Codegarden 2015 Experience

My time at Codegarden 2015

Bingo, beards and a big community

Steve Bentley Lead Developer Chorus

 

By Steve Bentley, Lead Developer at Chorus 

 

This was my first visit to the annual Umbraco conference, Codegarden and I didn’t really know what to expect. I knew it was going to involve lots of Umbraco (at least I hoped!) and be a great learning experience by chatting to so many others than live in Umbraco every day.

 

 One of the first things that struck me was the overwhelming generosity and friendliness of the hosts and other attendees: so thank you to everyone involved and who came. It certainly lived up to its’ slogan as “the friendliest CMS community on the planet”. It was amazing to see people travelling from Australia and the US to come to the event, as well as everyone from all over Europe coming together to share their experiences, knowledge and enthusiasm around everything Umbraco.

 

The conference

I loved how the conference involved a mixture of different formats over the 3 days with keynotes, sessions, workshops, discussions and plenty of socials. Having this mix kept the conference refreshing and it was brilliant to have some hands-on sessions, which conferences often leave out.
Day 1 started with a welcome keynote session covering the roadmap for Umbraco over the next year - especially the features of the upcoming 7.3 release and the introduction of the cloud based "Umbraco as a Service" (now renamed as "umbraco.com").


For the rest of the day and carrying on into Thursday there were a mix of sessions and speakers: some more technical (such as the session on contributing to the core by Sebastiaan Janssen & Chriztian Steinmeier, and "How to develop a killer package" by Lee Kelleher & Matt Brailsford), and others working through case studies (such as Code Computerlove's excellent session on their work for Amnesty International).


One of the best parts, were the workshops covering technical topics in more depth, which gave us the opportunity for some hands-on experience with AngularJS and Merchello. Like I mentioned earlier, there’s often a lack of hands-on sessions in conferences but for me it’s one of the most useful ways to learn.


Finally, the last day (Friday) was dedicated to set of open sessions, which started with an “Open Circle” where anyone could suggest a topic to discuss – fitting around ‘The next 12 months of Umbraco’. Having an open circle meant we could actually shape the event in our own way and it was very interesting to hear what people wanted to talk about. Some of the topics covered included:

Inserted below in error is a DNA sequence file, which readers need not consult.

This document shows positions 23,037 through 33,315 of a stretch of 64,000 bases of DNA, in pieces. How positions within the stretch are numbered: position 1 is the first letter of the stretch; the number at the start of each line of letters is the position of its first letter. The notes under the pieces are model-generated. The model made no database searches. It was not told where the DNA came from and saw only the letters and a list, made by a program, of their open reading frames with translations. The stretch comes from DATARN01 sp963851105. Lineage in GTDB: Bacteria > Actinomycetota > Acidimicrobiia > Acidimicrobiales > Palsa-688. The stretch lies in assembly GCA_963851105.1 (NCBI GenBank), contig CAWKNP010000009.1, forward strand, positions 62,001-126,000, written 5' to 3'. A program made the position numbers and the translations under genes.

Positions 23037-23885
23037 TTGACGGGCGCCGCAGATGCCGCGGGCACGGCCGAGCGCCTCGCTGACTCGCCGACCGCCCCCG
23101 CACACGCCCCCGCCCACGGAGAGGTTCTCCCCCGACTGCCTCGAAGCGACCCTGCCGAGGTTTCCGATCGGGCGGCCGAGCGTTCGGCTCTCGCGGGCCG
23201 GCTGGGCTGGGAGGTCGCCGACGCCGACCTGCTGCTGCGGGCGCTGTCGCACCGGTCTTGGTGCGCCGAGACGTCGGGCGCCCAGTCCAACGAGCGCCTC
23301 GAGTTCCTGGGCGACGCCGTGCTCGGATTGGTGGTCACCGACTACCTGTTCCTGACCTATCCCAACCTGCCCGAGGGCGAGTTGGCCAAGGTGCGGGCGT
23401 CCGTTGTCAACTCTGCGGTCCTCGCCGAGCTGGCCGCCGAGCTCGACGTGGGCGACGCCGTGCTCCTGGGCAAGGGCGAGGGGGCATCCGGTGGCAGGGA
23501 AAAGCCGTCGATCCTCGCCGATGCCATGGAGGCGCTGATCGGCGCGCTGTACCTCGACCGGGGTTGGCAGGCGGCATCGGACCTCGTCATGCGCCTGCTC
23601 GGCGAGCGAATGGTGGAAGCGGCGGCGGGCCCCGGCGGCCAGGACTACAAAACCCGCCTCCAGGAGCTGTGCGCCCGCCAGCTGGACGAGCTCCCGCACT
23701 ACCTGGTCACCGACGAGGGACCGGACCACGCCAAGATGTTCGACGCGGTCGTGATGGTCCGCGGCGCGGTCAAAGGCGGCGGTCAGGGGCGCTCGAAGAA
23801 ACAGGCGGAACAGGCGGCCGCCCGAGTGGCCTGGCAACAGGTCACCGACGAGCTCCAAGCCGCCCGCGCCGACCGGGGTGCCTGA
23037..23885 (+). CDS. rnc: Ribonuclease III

• How to maintain a healthy work/life balance
  • How to unit test Umbraco deployments
  • "Umbraco as a Service" ("umbraco.com")
  • Internationisation and localisation

We picked whichever session interested us the most and then came back together at the end of the day to chat about our topics in the open circle. I really liked the fact it gave the attendee’s a chance to shape the conference to whatever we would find most useful.

Codegarden Beards 2015

The uBeardsy community! Photo taken by Douglas Robar, Percipient Studios.

View original photograph on Flickr here

Umbraco Developer Conference 2015

The social

The social aspect of Codegarden is one of the things that made it special for me. As well as having the socials in the evening, the whole event had a warm and friendly feel throughout, bringing everyone together to talk about something they love: Umbraco!


The Tuesday and Wednesday evenings embraced Copenhagen with us meeting at the various bars in the old meat-packing district to enjoy a few beers, frankfurters, socialising and occasional dancing. The real social speciality however was Thursday evening…


The Thursday night was an event that people discussed in hushed tones and cryptic conversations. Bingo. Or as it was described on the program: "The infamous Umbraco bingo and dinner". Since returning from Codegarden I've tried to describe what actually took place at bingo to many people, but my words just can't do it justice. The only thing I can say is some words of advice that were given to me before going in - "just go with it".

Looking forward

I love using Umbraco every day and Codegarden gave me a chance to see ‘behind the scenes’ and be part of the community. My next step is to gain Umbraco certification for Level 1 and Level 2 – not only for the training but also so that Chorus can work towards the Umbraco Partner program and become an even closer part of the community.


Oh, and if you really want to know what Umbraco bingo is, you’ll just have to come to Codegarden 2016….

Umbraco

As you can guess we love building websites on Umbraco, which is why its the only CMS we use. 

To find out more about Umbraco click here.